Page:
Publick Care

Seen Berg

Help for babay medicine

Seen Berg

Price: $275

15 Days Course, including Shipping Charger
Shahzain Herbal Order

Indication

Useful for Pimples, hemorrhoid, Effective remdy for allergies due to intrinsic heat medicine.
Definition of hemorrhoid

Hemorrhoids (Piles) are blood vessels located in the smooth muscles of the walls of the rectum and anus. They are a normal part of the anatomy and are located at the junction where small arteries merge into veins.
They are cushioned by smooth muscles and connective tissue and are classified by where they are located in relationship to the pectinate line, the dividing point between the upper 2/3 and lower 1/3 of the anus

This is an important anatomic distinction because of the type of cells that line the hemorrhoid, and the nerves that provide sensation.
Internal hemorrhoids are located above the pectinate line and are covered with cells that are the same as those that line the rest of the intestines. External hemorrhoids arise below the line and are covered with cells that resemble skin.
Hemorrhoids become an issue only when they begin to swell, causing itching, pain and/or bleeding.

What causes hemorrhoids?
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While the presence of hemorrhoids is a reflection of the normal anatomy, most people and care professionals refer to hemorrhoids as an abnormal finding because they only present when they swell and cause problems.
Hemorrhoid swelling occurs when there is an increase in the pressure in the small vessels that make up the hemorrhoid causing them to swell and engorge with blood. This causes them to increase in size leading to symptoms. Increased pressure may be caused by a variety of factors:

  • Low fiber diet and smaller caliber stool causes a person to strain when having a bowel movement, increasing the pressure within the blood vessels.
  • Pregnancy is associated with hemorrhoid swelling and is likely due to increased pressure of the enlarged uterus on the rectum and anus. In addition, hormonal changes with pregnancy may weaken the muscles that support the rectum and anus.
  • Prolonged sitting on the toilet may increase pressure within the hemorrhoid blood vessels
  • Obesity
  • Diarrhea, both acute and chronic
  • Colon cancer
  • Previous rectal surgery
  • Spinal cord injury and lack of erect posture


What does a hemorrhoid look like?
Normal hemorrhoidal tissue cannot be seen since they must first swell and become inflamed or develop a clot to cause symptoms. One can see swollen external hemorrhoids or prolapsed internal hemorrhoids exposed outside the anus but internal hemorrhoids cannot be seen because they remain inside the anus. A thrombosed hemorrhoid will appear as a lump at the anal verge, protruding from the anus and will be dark bluish in color because of the blood clot contained inside the swollen blood vessel. A non-thrombosed hemorrhoid will appear as a rubbery lump. Often more than one swollen hemorrhoid appears at the same time.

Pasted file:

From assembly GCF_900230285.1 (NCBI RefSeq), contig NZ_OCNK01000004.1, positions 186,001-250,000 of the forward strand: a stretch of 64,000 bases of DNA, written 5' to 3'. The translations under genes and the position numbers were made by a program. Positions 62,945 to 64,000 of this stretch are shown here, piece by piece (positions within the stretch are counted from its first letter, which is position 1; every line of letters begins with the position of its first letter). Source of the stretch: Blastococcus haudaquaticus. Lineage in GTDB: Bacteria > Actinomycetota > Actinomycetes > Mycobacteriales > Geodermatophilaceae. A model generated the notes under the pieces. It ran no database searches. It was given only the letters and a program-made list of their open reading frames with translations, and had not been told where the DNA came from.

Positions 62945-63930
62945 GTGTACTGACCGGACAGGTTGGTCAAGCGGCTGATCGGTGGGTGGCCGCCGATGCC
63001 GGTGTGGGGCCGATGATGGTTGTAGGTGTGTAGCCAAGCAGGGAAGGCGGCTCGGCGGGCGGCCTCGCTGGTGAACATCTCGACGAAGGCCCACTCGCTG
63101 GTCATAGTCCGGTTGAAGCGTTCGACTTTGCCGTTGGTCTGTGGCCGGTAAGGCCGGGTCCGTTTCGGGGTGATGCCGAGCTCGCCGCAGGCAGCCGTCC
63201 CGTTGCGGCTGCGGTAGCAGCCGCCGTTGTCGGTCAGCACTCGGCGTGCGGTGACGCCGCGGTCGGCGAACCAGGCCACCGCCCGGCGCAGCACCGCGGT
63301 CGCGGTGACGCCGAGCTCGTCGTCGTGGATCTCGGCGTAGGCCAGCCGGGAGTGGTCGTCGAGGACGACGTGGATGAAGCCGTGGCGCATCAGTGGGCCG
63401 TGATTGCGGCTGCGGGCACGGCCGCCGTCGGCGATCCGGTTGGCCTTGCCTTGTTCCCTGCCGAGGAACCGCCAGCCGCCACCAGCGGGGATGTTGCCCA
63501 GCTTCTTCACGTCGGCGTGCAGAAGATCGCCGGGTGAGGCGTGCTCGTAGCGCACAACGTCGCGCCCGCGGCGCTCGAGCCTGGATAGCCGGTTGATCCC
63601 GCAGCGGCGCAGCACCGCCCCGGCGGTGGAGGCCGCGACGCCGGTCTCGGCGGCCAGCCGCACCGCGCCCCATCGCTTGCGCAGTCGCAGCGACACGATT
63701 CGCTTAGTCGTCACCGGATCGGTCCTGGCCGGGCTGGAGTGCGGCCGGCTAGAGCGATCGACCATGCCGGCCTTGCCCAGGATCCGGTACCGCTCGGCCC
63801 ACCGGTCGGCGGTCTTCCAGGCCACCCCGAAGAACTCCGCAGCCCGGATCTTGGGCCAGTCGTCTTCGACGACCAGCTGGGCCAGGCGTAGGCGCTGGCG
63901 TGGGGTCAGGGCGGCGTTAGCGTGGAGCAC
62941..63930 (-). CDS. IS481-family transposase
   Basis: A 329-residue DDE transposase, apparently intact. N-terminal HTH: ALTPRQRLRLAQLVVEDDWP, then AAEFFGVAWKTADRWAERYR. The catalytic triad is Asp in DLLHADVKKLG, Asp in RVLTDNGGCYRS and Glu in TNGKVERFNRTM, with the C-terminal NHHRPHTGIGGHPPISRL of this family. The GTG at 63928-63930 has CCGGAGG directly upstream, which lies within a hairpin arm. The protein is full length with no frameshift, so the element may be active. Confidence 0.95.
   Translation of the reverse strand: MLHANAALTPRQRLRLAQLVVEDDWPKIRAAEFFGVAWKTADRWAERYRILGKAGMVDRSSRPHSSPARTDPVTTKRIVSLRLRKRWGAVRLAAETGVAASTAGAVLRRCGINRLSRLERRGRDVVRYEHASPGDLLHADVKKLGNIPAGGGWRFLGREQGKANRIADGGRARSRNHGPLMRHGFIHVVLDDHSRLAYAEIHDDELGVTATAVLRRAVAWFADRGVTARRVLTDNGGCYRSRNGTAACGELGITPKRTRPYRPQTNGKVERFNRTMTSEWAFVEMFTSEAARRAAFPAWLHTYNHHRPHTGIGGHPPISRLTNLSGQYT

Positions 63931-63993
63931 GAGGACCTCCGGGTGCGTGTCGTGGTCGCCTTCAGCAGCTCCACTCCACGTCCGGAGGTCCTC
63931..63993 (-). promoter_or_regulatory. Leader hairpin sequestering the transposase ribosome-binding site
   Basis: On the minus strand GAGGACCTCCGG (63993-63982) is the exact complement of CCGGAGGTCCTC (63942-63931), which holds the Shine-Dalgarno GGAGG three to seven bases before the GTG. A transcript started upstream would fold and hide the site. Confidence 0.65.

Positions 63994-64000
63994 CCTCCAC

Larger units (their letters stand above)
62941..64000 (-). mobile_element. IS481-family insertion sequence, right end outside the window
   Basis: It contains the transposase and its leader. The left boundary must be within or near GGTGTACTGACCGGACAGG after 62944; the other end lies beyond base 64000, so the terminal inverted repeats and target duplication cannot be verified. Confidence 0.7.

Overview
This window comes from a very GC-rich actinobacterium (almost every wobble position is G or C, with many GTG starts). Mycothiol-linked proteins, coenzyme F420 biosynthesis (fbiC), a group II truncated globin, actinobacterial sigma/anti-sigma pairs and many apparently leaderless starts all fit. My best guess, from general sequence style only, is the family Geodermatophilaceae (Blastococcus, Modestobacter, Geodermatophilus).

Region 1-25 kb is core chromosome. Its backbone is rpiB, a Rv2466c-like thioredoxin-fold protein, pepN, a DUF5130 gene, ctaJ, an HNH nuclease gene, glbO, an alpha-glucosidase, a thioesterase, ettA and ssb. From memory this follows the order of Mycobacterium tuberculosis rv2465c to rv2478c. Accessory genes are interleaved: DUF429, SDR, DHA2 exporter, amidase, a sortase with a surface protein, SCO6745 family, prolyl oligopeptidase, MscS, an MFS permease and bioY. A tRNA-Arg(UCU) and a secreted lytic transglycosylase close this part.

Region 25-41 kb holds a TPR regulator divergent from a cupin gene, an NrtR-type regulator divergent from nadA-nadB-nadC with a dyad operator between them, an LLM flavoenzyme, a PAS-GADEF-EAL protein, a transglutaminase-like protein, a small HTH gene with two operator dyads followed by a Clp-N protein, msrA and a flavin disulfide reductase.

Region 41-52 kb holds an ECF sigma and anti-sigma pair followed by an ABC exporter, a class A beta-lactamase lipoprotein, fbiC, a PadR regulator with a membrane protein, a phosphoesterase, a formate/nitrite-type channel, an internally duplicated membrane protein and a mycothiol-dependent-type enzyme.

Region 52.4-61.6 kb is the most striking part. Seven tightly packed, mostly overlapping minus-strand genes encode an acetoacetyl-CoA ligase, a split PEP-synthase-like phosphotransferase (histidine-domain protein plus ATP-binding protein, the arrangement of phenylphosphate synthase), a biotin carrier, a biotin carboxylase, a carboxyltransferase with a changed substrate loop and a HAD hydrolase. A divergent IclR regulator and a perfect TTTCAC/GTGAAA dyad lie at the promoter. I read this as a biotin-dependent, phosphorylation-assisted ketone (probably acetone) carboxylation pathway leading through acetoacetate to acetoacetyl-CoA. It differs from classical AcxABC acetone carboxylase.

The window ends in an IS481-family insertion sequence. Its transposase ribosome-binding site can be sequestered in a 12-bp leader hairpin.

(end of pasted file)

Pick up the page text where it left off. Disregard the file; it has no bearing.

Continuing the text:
Picture of Hemorrhoids

How is the diagnosis of hemorrhoids made?
The common symptoms of a hemorrhoid include itching, pain, rectal fullness or lump, and bleeding. The diagnosis is made by history taking and physical examination. The history may focus on the associated symptoms including constipation, hard bowel movements, and straining while going to the toilet. Other questions may be asked to look for other causes of rectal bleeding including tumors, inflammatory bowel disease, and gastrointestinal bleeding.
Physical examination is performed to confirm the diagnosis and includes a rectal examination where a finger is used to feel for abnormal lumps or masses. Interestingly, internal hemorrhoids cannot usually be felt. The rectal exam may be deferred if there is intense pain or swelling. In addition, hemorrhoids and constipation may be associated with anal fissures or cracks in the skin surrounding the anus. The associated pain and spasm makes a rectal exam very uncomfortable.
If the health care professional is concerned that the symptoms, especially rectal bleeding, cannot be explained by hemorrhoids, anoscopy may be considered. Anoscopy is an office procedure where a lighted tube is inserted to look at the anus. Sigmoidoscopy or colonoscopy may be ordered if there is concern that the bleeding is arising from other areas of the colon. These procedures are usually performed by a gastroenterologist or surgeon.
Depending upon the situation, blood tests may be ordered. If there has been excessive bleeding, the hemoglobin or red blood cell count may be checked. If the patient is taking warfarin (Coumadin), an INR (international normalized ratio) or PT (protime) may be ordered to check for appropriate blood "thinning". Please note that there are many newer anticoagulation medications available to "thin" the blood and their activity cannot be measured by routine blood tests.